Lawrence runs the show, even from India
President Lawrence’s official trip to India, now at the end of its two weeks, is notable both for its length and the sheer number of goals the administration and community has laid on its shoulders. All the while, according to the university, Lawrence has also been running the place “business as usual.”
Brandeis initially sold the event as one to “expand Brandeis’ India presence.” Lawrence has also been working on the links between this university and those abroad, meeting with his counterparts on Indian colleges and with non-academics involved in university and international tie promotion.
Lawrence told an audience of Indian students and other community members that the importance of his trip could not be overstated.
“We should not expect the world’s two largest democracies to travel identical paths or reach identical results,” Lawrence said, but they will “have a great deal to teach each other and to learn from each other in the quest to build tolerant and diverse societies.”
This learning was stressed by Lawrence to mean collaboration, not detrimental competition.
“As we aim for the stars and as we try to do too much, we are keenly aware and deeply grateful that we are not in this alone,” he said. “Together we will indeed keep grinning … Together we can continue to argue with the world, and to challenge ourselves to imagine a world as it should be, as it might yet be,” he continued.
The president also met with the India National Center for Biological Sciences to promote what BrandeisNOW called “a formal institutional partnership that could involve graduate students, undergraduates and post-docs.”
It went on to say, “There is currently a fit between U.S. and Indian research organizations, according to scientists in both countries in that there are many highly qualified researchers in America but a relative shortage of funding and a lot of funding in India but a relative shortage of high-level researchers.”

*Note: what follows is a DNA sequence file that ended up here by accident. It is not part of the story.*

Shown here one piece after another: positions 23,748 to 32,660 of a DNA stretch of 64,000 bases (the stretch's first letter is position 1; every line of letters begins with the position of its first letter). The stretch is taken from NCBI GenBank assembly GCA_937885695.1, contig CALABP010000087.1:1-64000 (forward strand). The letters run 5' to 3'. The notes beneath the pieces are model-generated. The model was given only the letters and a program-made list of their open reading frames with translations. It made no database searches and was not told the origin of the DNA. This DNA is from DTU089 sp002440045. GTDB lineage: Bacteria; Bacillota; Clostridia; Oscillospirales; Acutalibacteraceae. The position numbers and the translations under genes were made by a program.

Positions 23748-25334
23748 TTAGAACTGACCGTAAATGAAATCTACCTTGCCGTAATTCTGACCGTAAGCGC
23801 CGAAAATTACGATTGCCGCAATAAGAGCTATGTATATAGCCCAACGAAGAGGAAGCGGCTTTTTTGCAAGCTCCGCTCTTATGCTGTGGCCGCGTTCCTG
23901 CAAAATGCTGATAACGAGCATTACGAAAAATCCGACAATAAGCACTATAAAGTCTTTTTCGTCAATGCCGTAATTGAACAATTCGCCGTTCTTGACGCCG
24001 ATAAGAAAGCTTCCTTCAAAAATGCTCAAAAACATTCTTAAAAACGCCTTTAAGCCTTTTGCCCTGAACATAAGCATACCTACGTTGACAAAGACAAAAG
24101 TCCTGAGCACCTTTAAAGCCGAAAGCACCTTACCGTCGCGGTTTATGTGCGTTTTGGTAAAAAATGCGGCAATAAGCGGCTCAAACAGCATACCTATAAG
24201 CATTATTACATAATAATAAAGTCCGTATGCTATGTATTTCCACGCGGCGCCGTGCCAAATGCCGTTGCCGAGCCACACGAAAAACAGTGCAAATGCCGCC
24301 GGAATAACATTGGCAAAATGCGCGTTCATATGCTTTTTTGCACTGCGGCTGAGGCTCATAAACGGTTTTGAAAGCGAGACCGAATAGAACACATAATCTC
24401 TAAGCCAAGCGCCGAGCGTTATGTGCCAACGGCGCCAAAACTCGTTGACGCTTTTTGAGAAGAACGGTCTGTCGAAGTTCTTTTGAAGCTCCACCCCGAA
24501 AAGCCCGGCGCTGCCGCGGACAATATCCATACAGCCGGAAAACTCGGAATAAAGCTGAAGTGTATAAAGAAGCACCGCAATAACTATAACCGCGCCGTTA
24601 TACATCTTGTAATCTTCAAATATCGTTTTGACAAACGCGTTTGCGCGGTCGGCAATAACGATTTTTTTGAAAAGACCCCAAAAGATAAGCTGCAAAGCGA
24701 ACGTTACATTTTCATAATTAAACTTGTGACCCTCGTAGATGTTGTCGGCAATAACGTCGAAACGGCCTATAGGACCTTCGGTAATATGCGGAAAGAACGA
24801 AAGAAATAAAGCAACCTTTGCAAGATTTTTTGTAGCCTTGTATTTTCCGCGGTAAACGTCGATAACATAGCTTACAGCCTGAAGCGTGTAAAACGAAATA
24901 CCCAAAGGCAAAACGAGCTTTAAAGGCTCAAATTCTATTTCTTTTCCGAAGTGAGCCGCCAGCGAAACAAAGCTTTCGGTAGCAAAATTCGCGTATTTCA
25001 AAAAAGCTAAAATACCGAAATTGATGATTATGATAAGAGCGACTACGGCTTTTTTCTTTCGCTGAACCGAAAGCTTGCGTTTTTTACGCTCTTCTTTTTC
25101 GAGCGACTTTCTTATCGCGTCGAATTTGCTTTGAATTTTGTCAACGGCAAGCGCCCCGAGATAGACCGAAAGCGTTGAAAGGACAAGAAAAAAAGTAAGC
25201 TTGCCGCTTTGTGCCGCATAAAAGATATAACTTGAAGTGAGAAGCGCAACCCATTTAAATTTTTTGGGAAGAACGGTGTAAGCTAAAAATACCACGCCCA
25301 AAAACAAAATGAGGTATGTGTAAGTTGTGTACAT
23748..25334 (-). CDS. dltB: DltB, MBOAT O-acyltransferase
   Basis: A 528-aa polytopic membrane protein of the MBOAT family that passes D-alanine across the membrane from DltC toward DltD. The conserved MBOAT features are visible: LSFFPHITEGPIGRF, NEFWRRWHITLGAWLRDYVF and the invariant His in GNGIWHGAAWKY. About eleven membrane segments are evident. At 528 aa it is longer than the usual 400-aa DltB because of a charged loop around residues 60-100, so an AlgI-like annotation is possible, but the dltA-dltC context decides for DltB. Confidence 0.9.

The president is also participating in religious exercises in the country, going to Chabad of New Delhi. He wrote about the experience on his official blog.
“Our small group comprised young and old, and people from at least three continents—for that morning, a community,” the president wrote.
In typical Brandeis form, he even met with the Israeli ambassador to India to discuss the apparently clear connection between Brandeis and the ambassador’s own home nation.
Two weeks being a long time to be away, the university has been under the supervision of President Lawrence from abroad and, according to Senior Vice President for Communications Andrew Gully, he checks in often.
In the meantime, “Brandeis never missed a beat,” he said.
“Thanks to today’s technology, the president [has been] in regular touch with his staff, the provost, other members of the administration, faculty and trustees, so it was really business as usual,” Gully explained.
The committee that reorganized the administration chain of command last year upon Lawrence’s accession to the presidency explicitly described the provost, currently Steve Goldstein, as first among equals among top brass under the president.
But “we often meet as a group, or as small groups, to work on assorted issues when the president is here or away on university business,” Gully said. “We all work on a variety of issues but all major decisions would be discussed with the president, who has the final say.”
Gully confirmed that while “the provost is the second-ranking member of the administration and in consultation with the president manages university affairs when he is away from campus,” this has not been diminished contact between the president and top members of the university while Lawrence had been in India.
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